3 20 Thanksgiving Leftover Recipe Ideas

20 Thanksgiving Leftovers Recipe Ideas

What do you do with all of your holiday leftovers?

20 Thanksgiving Leftover Recipe Ideas

There are only so many times you can eat it the same way, then there comes a point where you just can’t handle another plain slice of turkey. It gets to be too much.

That’s why we love coming up with creative ways to repurpose leftovers here at MOMables!  We have everything you need, right here! That includes your abundance of leftover turkey in the fridge waiting to be enjoyed. Here are 20 delicious ideas we’ve compiled from our own blog and around the web to kick-start your recipe making.

From MOMables:

Turkey Broccoli Quiche: Great packed up for lunches, or enjoyed at dinnertime, this fresh recipe idea is a great idea for using those leftovers in a new way.

Turkey Broccoli Quiche

Turkey Stuffing Burgers: Turn that leftover stuffing and turkey into a burger patty! Enjoy it on leftover rolls or a bun. Garnish with cranberry sauce or relish.

Homemade Pasta Helper: Better than boxed! A great homemade recipe that’s adaptable for any meat, which makes it great for turkey leftovers.

Thanksgiving Cupcakes: What kid can turn down any food with cupcake in the title? A fun way for the whole family to nibble on the bite-size treats as a meal or an appetizer.

Thanksgiving Quesadillas: My daughter loves quesadillas in her lunch box, so this recipe will be a hit at my house after Thanksgiving! Simple and delicious.

Pot Pies: Instead of chicken, dice up that turkey, and bake it in a delicious pot pie for dinner. They also freeze great so you can enjoy them in the future.

Pot Pie

Southern Gumbo: This time of year, when the weather gets cooler, there’s nothing better than a warm bowl of stew or gumbo at dinnertime. This Southern Gumbo recipe is perfect for using up holiday leftovers.

Chicken & Hummus Bistro Box: This fabulous lunch idea might feature chicken, but can just as easily be packed with turkey instead. A great non-sandwich option.

More of our favorites:

Stuffed Peppers:  Daily Unadventures in Cooking shares an easy and yummy new way to enjoy those leftovers with their Stuffed Peppers recipe.

Thanksgiving Pizzas: Not only do they look beautiful, but these Thanksgiving Pizzas by Family Fresh Cooking would also be perfect packed up for lunch!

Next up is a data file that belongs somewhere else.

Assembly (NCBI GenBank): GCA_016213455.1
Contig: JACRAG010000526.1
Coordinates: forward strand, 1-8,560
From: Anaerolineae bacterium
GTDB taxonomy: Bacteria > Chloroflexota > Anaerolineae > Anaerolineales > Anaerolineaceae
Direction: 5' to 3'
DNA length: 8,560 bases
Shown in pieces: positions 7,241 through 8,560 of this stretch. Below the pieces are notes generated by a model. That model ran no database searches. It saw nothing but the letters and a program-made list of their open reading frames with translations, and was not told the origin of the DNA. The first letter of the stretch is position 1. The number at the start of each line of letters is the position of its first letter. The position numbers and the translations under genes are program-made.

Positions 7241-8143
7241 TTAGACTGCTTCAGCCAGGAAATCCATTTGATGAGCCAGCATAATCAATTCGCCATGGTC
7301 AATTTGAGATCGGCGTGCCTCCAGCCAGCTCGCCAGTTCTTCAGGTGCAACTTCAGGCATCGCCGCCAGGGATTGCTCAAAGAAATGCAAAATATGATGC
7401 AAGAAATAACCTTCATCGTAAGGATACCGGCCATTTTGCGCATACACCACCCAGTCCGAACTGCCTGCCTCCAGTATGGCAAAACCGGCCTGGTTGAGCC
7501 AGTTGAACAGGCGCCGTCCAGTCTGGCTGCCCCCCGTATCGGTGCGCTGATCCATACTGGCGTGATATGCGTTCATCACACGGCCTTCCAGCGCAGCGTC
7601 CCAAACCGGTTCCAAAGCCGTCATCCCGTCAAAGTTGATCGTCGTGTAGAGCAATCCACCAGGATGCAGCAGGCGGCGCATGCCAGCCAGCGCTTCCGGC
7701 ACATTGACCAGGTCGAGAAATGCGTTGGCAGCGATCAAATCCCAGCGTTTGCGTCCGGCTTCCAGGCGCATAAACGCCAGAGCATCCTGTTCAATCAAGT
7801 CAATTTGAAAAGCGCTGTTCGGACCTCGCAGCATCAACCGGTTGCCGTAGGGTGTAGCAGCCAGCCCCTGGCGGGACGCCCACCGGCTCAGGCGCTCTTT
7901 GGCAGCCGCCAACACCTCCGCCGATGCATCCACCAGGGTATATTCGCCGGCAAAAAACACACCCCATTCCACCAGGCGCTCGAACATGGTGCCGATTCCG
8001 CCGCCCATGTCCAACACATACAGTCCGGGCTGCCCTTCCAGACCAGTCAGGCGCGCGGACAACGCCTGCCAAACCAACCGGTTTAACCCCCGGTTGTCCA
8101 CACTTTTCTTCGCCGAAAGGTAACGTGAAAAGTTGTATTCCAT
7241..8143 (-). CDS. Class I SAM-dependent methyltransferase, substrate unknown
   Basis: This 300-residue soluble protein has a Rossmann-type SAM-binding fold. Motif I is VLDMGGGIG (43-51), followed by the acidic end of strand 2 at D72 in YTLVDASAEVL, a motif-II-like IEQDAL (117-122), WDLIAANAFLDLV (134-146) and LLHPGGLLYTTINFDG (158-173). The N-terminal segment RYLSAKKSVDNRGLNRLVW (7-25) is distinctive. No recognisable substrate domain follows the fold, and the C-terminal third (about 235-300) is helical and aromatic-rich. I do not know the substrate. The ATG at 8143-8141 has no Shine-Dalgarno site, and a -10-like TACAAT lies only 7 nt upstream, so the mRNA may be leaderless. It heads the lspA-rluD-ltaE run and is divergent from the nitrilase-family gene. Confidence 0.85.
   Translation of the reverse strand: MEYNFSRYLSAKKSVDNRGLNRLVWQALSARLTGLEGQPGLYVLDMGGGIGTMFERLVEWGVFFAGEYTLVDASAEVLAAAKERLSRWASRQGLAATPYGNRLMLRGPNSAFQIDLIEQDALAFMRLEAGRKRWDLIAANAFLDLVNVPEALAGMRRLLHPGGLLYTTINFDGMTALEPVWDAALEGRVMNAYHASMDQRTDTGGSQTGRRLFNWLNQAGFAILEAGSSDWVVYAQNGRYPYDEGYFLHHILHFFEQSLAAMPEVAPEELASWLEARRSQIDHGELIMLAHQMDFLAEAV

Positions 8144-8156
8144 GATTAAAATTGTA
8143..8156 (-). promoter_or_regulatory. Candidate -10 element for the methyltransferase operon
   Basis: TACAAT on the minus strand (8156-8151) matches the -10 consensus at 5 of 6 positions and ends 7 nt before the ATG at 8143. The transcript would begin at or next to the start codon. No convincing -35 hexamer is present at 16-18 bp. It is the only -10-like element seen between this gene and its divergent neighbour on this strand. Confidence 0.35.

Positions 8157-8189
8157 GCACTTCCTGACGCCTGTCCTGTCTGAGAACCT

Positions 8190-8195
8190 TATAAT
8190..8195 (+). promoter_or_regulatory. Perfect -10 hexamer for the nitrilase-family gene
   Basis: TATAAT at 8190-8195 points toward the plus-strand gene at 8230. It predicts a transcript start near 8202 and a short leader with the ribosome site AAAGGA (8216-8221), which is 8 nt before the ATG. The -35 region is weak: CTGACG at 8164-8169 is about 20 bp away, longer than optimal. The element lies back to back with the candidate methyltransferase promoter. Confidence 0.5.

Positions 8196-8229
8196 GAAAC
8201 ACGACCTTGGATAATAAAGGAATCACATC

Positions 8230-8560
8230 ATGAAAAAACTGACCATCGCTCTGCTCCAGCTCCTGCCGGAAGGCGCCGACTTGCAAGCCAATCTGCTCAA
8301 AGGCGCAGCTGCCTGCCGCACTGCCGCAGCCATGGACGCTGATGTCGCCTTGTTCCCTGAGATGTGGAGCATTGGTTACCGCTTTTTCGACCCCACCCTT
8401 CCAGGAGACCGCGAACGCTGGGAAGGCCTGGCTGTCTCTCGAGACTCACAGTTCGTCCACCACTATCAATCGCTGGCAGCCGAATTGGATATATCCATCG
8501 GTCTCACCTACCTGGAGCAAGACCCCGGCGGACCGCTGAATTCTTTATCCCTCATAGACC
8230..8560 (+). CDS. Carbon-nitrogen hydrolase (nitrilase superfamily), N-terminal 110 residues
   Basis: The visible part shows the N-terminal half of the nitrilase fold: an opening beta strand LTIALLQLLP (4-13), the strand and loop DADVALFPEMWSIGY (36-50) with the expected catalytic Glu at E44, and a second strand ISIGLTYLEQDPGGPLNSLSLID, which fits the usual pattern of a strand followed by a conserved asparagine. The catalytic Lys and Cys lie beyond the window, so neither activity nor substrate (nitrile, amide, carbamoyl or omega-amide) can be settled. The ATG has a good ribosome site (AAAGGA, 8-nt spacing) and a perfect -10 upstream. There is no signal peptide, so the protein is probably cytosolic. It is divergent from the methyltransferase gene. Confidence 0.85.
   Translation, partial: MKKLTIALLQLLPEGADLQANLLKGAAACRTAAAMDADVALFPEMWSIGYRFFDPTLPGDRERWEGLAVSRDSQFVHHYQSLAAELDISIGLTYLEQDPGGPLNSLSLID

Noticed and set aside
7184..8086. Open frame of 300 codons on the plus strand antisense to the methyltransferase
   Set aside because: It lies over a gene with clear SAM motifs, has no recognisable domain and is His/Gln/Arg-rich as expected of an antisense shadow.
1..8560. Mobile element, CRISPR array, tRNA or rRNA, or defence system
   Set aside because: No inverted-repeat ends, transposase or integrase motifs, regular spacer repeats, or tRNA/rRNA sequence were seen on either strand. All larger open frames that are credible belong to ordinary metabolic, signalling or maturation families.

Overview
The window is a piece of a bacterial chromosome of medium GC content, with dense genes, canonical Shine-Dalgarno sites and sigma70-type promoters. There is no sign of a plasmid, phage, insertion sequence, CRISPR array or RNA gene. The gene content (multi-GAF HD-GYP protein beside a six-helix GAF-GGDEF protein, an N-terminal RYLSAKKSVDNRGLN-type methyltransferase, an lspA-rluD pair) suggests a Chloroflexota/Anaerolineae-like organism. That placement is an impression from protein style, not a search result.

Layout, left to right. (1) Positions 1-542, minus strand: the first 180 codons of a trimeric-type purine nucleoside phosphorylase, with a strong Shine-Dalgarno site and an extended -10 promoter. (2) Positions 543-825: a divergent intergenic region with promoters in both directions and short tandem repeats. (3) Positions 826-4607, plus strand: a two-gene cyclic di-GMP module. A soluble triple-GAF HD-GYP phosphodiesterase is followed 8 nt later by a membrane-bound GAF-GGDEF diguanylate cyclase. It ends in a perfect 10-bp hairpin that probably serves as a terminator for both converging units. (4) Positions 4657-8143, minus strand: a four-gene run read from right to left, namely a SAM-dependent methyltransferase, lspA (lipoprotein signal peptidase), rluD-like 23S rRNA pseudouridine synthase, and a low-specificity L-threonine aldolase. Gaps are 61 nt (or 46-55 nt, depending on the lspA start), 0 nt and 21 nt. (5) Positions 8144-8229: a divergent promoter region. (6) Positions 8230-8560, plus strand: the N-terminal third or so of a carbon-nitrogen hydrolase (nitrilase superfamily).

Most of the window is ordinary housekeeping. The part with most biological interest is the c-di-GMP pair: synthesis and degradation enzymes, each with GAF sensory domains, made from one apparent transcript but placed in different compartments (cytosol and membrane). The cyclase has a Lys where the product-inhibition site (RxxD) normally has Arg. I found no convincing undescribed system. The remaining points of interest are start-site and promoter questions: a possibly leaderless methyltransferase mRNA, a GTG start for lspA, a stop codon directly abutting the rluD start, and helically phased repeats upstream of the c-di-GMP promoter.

Turkey Chili with Kale: This was too delicious not to share! The Kitchn shows how to make a healthy chili with turkey leftovers. You could even serve it over rice for another spin on this hearty dish.


Thanksgiving Eggs Benedict: Leftovers aren’t just for lunch or dinner. Check out this recipe for a fun twist on breakfast.

Turkey Reuben Panini: Growing up, my father loved hot Reuben sandwiches.  This recipe by PaniniHappy would’ve been a hit in my house.

Turkey Quinoa Meatballs: Who says turkey can only be a sandwich? Turn it into a delicious meatball instead, thanks to Fitnessista.

Turkey Taco Wraps: Speaking of quinoa, here’s another healthy idea–turning it into a hearty taco instead.

Club Eggrolls: Use turkey instead of chicken for these easy prep, quick-fix eggrolls from DinnerDishes&Desserts.

Turkey Nachos: I’m a chip addict. Nachos are right up my alley for leftovers thanks to this delish idea from Whole Foods Market, including cranberry salsa to go with it.


Turkey Casserole: A great weeknight dish that you can prep ahead and bake up for dinner during your busy workweek.

Turkey & Cranberry Sushi: I never would have thought to make Sushi out of Thanksgiving leftovers! This clever recipe is thanks to ClosetCooking.

Cranberry Sauced Muffins: It’s not only about the turkey when it comes to Thanksgiving leftovers. Here is a yummy muffin recipe to use up that extra cranberry sauce.

13 easy pumpkin chili recipe - a classic fall favorite

Easy Pumpkin Chili

Looking for an easy pumpkin chili recipe? Look no further. This recipe is easy to make and is a filling meal with a hint of our favorite fall flavor. The fall classic meal just got better. Your family is going to love this easy pumpkin chili recipe.

Oh, Chili. How I love a nice big bowl of your hearty flavors, and to think you just got better by adding some of my favorite fall ingredient: pumpkin!

I love this recipe because whether you use homemade pumpkin puree or canned, the thickness and taste are delicious. You can use beef or turkey for this recipe, or make it completely vegetarian by omitting the meat and adding two extra cans of beans.

Believe it or not, I introduced this recipe on a whim, not knowing if my family would actually eat it. I thought, worse-case scenario, I’m stuck with a lot of delicious chili for lunch myself. Either way, it was a win-win, right?